You’ve heard of deserts. You’ve heard of food (obviously). But have you heard of food deserts?
It’s a recent phenomenon brought to the nation’s attention by First Lady Michelle Obama, and it’s essentially areas throughout the country lacking quality food distributors. Cities without Whole Foods? (Gasp!) Yes, they do exist.
As part of her Let’s Move initiative, Mrs. Obama has worked to bring more healthful food to neighborhoods lacking supermarkets. And in order to make this happen, she reached out to major retailers, foundations, and small businesses alike. But whether or not progress has been made depends on how you measure success.
According to a recent article from NPR, various studies are showing that even though more grocery stores are popping up, they still aren’t the best quality. And furthermore, even consumers who aren’t used to high-end food markets with wide selections of food still have reasonably high standards for the produce they buy, as they should. So, it doesn’t matter if a woman who has a quality market two blocks from her home, or a woman who has limited access to a supermarket walks past a selection of bruised, mealy apples. The fact is, they’re still bruised mealy apples and neither woman is going to pick one up no matter what their previous exposure to quality produce was.
And why is this a problem? Well, practically speaking, those who only have access to low-quality food are at a huge disadvantage. But statistically speaking, people who have greater access to fruits and vegetables consume more fruits and vegetables. And if the First Lady’s aim was to get more people eating healthy foods, her aim is being missed.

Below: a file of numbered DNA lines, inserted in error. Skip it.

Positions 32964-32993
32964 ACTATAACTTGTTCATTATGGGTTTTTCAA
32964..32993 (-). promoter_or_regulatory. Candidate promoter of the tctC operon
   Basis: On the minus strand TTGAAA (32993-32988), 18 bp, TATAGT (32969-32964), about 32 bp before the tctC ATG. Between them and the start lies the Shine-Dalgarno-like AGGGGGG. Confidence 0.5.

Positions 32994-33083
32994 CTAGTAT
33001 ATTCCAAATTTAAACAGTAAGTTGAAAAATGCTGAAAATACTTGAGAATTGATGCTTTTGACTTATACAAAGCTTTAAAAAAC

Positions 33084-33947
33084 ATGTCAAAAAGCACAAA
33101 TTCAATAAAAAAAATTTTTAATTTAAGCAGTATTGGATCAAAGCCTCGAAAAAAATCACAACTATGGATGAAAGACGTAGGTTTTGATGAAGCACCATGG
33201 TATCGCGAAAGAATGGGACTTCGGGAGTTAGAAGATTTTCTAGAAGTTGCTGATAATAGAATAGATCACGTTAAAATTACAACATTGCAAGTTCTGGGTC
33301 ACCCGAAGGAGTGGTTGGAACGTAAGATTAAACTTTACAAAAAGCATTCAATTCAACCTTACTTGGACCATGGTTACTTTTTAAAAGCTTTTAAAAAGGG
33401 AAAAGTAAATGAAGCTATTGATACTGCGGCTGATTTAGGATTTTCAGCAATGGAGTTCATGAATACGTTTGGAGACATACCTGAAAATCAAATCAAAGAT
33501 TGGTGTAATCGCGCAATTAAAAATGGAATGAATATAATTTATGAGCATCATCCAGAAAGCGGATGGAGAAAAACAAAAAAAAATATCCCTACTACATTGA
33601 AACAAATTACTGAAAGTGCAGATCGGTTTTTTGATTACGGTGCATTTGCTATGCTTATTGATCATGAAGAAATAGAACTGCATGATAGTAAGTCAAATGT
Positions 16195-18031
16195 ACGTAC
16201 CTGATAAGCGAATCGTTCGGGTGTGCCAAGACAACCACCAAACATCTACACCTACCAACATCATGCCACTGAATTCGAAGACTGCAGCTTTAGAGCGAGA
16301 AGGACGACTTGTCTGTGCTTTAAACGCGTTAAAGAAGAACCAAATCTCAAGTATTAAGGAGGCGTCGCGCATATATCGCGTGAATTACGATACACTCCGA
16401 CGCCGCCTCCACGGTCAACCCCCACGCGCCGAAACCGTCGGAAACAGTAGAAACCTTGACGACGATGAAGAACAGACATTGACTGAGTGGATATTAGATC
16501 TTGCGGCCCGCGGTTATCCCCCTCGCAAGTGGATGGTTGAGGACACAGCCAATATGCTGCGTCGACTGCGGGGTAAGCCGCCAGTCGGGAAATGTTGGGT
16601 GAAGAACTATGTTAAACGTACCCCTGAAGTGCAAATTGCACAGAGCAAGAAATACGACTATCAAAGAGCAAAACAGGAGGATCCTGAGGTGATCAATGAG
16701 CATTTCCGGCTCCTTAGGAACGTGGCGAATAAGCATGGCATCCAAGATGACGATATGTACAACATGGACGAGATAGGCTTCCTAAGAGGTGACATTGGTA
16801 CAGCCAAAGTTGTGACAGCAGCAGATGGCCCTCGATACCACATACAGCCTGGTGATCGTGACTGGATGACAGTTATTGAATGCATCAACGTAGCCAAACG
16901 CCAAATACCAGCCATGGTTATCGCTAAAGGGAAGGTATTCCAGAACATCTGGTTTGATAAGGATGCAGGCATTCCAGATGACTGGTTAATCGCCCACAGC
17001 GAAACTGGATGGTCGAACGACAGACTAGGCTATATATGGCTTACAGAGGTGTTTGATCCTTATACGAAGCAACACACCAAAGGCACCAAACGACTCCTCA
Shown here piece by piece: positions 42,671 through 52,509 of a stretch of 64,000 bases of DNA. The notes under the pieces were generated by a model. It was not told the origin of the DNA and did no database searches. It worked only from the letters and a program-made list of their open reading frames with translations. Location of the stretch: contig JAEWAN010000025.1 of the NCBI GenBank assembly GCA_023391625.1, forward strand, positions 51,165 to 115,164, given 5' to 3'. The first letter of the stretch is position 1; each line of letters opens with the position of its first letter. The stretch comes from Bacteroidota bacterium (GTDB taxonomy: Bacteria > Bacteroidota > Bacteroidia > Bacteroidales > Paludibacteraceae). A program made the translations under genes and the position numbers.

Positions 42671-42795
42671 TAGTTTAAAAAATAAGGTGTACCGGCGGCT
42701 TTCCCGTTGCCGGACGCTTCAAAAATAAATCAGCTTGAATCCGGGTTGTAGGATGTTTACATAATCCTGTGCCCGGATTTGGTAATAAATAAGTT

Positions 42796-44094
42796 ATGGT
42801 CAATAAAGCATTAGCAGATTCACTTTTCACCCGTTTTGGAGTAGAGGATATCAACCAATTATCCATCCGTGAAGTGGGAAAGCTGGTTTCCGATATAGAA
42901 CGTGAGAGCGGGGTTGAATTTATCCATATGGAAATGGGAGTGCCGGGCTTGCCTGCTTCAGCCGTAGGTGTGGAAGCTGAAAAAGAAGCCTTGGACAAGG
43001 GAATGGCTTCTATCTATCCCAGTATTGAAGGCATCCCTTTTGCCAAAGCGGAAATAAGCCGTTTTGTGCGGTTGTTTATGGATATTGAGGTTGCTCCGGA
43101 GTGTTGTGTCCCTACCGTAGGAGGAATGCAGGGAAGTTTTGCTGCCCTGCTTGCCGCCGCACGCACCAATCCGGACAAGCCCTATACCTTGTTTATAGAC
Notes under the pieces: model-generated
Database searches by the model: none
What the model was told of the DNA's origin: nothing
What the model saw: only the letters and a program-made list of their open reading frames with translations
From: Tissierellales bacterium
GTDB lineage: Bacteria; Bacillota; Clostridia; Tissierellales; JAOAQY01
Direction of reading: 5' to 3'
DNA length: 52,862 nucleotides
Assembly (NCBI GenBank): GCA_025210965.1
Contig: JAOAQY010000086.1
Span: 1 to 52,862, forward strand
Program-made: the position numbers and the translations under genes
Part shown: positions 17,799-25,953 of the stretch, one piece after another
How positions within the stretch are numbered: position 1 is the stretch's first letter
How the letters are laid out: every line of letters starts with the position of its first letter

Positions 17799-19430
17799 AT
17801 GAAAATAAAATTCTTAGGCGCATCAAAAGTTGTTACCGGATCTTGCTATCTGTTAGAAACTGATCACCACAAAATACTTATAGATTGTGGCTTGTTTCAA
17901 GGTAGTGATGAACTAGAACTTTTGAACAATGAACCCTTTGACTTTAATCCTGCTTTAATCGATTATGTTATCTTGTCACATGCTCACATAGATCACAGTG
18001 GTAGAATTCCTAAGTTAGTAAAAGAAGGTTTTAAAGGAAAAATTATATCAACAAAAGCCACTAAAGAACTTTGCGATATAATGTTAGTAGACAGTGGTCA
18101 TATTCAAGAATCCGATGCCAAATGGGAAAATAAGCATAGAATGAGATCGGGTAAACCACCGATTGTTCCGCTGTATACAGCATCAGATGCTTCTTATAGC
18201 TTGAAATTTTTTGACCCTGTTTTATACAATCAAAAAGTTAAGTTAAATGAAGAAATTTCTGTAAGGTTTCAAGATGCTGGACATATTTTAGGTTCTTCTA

In addition, it’s not just about having access to quality food. Environment is another important factor even among the lower-income population, according to one study published by Cambridge. In surveying 495 respondents from six low-income neighborhoods in Chicago, IL, researchers found that more positive perceptions of the shopping environment are associated with greater consumption of fruits and vegetables. In fact, “There was an increase of approximately twofold in the likelihood of consuming three or more fruits and vegetables daily per level of satisfaction ascribed to the shopping environment.”
Does this mean the friendly faces and pretty produce displays at grocery stores really do make a difference in how healthy I am? Maybe so.
So what’s the solution? Throw more money at the problem? Employ happier grocery store attendants? Convince people mealy produce is better than no produce? Who knows?
Shannon Zenk of University of Illinois at Chicago, an expert in how the environment affects health within Chicago neighborhoods, says there’s no ‘one-size-fits-all solution’ and that the community needs to get more involved when public health experts are trying to make these kinds of large-scale improvements.
Me? I suggest community gardens, but that’s probably just my inner hippie talking. It seems like a more logical, community-friendly solution. Plus, you could get kids involved and teach them about where food comes from instead of just pulling it out of a bag and putting it on their plate. Heck, you may even spawn some real-life farmers out of the deal.
Brilliant, I know. Will anyone listen? Probably not. But for the sake of veggies (and health), I’ll shout a little louder so my voice can be heard.